Jeolla Province

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Jeolla Province
Korean transcription(s)
 • Hangul 전라도
 • Hanja 全羅道
 • Revised Romanization Jeolla-do
 • McCune–Reischauer Chŏlla-do
Short name transcription(s)
 • Hangul 전라
 • Revised Romanization Jeolla
 • McCune–Reischauer Chŏlla
Country Korea
Region Honam
Capital Jeonju
 • Type Province
Dialect Jeolla

Jeolla Province (Hangul전라도; RRJeollado, [tɕʌlːado]) was a province in southwestern Korea, one of the historical Eight Provinces of Korea during the Joseon. It consisted of the modern South Korean provinces of North Jeolla Province, South Jeolla Province and the Special City of Gwangju as well as Jejudo. The provincial capital was Jeonju, the current capital of Northern Jeolla. The entire inland region was formerly called Honam "South of the Lake".


Samhan and Samguk[edit]

Baekje in 576.

During the Samhan era of Korean history, the area of Jeolla was controlled by the Mahan confederacy. Fifteen of the 45 Korean tribes had their bases in this region. When Baekje overtook Mahan by the 5th century, the Three Kingdoms era began and the region became part of southern Baekje. Jungbang was the center of the province during this period.

Unified Silla[edit]

When Silla conquered Baekje with the help of Tang China in 660, it became a territory of Later Silla during the 16th year of the reign of Munmu of Silla. Silla reorganized this territory into 9 "ju" () and 5 "gyeong" (), 3 of the ju belonging to the former Baekje. The northern territory of former Baekje, Ung (Ungju; hanja: 熊州 ), corresponds to modern-day South Chungcheong Province.

The middle area consisted of Wansan (hanja: 完山州 ) and Namwon, which correspond to modern-day North Jeolla. Wansan was later renamed Jeonju. The southern area consisted of Mujin (Mujin-ju), which was renamed Mu (hanja: 武州 ) in 757, the 16th year of the reign of Gyeongdeok of Silla. Mu consisted of one gun and 43 hyeon, and corresponds to modern-day South Jeolla.

Goryeo Dynasty[edit]

In 983, during the second year of the reign of Seongjong of Goryeo, the country was reorganized into 12 "mok". Jeonju became Jeonju-mok (hanja: 全州牧 ), while Muju was split into the two mok of Naju and Seungju. In 995, King Seongjong again reorganized the country, this time into 10 "do" (도; 道; province) . Jeonju-mok was renamed Gangnam-do (province south of the river) while Naju and Seugnju were reunited and renamed Haeyang-do (ocean province).

In 1018, during the 9th year of the reign of Hyeonjong of Goryeo, the country was again reorganized in 5 do, and the provinces of Gangnam and Haeyang were merged to form the province of Jeollaju (hanja: 全羅州道 ).The name derived from the names of the principal cities of Jeonju (hanja: 全州 ) and Naju (hanja: 羅州 ). (The difference between Na- and -lla is due to the ("initial sound rule" of modern Korean). This was the first time the area currently known as Jeolla was united under one administrative division, and it would remain this way for nearly eight centuries.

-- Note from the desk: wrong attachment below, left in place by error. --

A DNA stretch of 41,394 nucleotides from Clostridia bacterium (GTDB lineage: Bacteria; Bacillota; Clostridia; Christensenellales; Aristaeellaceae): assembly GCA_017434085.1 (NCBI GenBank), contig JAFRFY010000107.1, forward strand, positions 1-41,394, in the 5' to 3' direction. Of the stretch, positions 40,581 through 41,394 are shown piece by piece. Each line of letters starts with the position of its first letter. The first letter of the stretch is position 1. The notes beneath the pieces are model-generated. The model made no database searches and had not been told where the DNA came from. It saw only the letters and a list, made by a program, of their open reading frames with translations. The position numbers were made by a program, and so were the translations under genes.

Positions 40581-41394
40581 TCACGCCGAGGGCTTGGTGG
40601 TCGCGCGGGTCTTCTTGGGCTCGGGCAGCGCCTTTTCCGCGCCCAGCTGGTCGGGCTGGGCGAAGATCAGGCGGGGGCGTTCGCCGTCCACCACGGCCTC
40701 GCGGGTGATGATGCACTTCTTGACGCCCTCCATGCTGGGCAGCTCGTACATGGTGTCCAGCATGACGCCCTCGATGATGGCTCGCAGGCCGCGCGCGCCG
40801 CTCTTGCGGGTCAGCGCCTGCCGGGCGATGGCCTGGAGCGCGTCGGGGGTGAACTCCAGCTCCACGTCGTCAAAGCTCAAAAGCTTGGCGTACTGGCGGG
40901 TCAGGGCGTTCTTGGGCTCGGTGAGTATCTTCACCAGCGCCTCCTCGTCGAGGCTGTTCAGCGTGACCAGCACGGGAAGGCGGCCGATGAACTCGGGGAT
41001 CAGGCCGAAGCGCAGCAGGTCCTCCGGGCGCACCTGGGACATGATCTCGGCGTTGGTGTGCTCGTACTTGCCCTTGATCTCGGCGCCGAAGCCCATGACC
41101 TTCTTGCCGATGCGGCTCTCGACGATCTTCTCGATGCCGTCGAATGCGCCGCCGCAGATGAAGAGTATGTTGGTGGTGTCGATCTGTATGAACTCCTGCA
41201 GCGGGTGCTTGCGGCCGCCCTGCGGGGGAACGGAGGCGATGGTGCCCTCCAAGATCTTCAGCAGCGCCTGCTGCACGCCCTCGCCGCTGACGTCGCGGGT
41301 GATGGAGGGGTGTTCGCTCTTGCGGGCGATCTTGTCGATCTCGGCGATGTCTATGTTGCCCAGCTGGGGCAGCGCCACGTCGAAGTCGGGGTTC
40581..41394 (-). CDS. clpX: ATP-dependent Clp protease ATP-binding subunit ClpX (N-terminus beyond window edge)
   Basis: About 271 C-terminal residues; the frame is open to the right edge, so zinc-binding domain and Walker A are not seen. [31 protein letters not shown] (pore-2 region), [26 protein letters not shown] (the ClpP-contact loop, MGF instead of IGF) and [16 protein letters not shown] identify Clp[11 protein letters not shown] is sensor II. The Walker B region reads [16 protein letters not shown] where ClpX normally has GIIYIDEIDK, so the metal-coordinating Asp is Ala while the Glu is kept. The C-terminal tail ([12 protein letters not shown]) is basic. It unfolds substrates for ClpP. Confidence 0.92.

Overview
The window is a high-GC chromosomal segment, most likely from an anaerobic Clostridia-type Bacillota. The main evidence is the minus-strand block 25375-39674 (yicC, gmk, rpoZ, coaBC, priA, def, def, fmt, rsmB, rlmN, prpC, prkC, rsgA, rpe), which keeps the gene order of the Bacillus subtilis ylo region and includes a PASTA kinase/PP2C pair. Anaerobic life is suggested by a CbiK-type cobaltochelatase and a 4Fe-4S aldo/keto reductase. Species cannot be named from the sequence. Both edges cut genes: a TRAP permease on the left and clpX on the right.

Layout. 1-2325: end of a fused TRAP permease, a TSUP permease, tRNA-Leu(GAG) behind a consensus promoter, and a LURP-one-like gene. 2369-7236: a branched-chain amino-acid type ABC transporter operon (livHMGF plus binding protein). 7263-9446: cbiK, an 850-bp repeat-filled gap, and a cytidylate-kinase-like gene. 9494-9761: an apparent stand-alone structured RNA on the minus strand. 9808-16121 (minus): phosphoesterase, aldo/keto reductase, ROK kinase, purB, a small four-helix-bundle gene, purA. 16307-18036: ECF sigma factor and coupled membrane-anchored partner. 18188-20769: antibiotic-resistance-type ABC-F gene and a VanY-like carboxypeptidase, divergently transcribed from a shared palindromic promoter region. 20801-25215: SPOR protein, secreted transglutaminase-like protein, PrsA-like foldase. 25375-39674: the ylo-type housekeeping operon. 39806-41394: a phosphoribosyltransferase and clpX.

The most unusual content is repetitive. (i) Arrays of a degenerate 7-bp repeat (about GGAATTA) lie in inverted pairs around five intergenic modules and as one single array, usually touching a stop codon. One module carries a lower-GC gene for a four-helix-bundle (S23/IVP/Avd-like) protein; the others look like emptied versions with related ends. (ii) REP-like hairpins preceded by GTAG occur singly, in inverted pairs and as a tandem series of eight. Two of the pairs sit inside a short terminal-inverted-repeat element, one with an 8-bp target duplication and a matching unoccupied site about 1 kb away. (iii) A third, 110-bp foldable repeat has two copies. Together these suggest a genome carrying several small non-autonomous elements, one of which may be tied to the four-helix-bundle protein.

In 1413, during 13th year of the right of Taejong of Joseon, the territories were, once again, reorganized into 8 do. This is the era of the historic Eight Provinces. Jeollajudo was variously known as Gwangnam, Jeongwang, and Jeonnam, but the original name persisted, and was eventually shortened to simply Jeollado (hanja: 全羅道 ).

The Donghak Peasant Revolution of 1894-95 began in Jeollado, which was a peasant revolt fueled by the fervor of a coming local "messiah" and protests over Seoul's high taxes on rice and increasing number of Japanese traders in Joseon. They had anti-Japanese sentiments due to the Japanese invasions of Korea (1592–1598).

On May 26, 1895, Gojong of Korea replaced the 8 do system with a 23 bu "district" system and Jeolla was replaced by the districts of Jeonju (Hangul전주부; hanja全州府; RRJeonjubu) in the northwest, Naju (Hangul나주부; hanja羅州府; RRNajubu) in the southwest, Namwon (Hangul남원부; hanja南原府; RRNamwonbu) in the east, and Jeju (Hangul제주부; hanja濟州府; RRJejubu) on Jejudo.

On August 4, 1896, Emperor Gojong issued Royal Order 36, repealing the district system and restoring the province system. Jeolla, along with Chungcheong Province, Gyeongsang Province, Hamgyong Province and Pyongan Province, were divided north-south into North Jeolla Province and South Jeolla Province, bringing the total to 13 provinces. North Jeolla consisted of the Jeonju and northern Namwon districts, while South Jeolla consisted of the southern Namwon districts, Naju district, and Jeju island. Jeonju was retained as the capital of North Jeolla, with Gwangju being made the capital of South Jeolla. The capital of South Jeolla was later changed to Namak, South Korea in 2005, with Gwangju designated a Special City.


Jeolla Province was bounded on the north by Chungcheong Province, on the east by Gyeongsang Province, on the south by the East China Sea, and on the west by the Yellow Sea. The region is bordered on the east by the Sobaek Mountains and is drained by the Yeongsan, Seomjin and Mangyeong River. The largest city in the region is Gwangju. Apart from Jeonju and Naju, other cities of note include Iksan (formerly Iri), Gunsan, Mokpo, Namwon, Suncheon, and Yeosu.


External links[edit]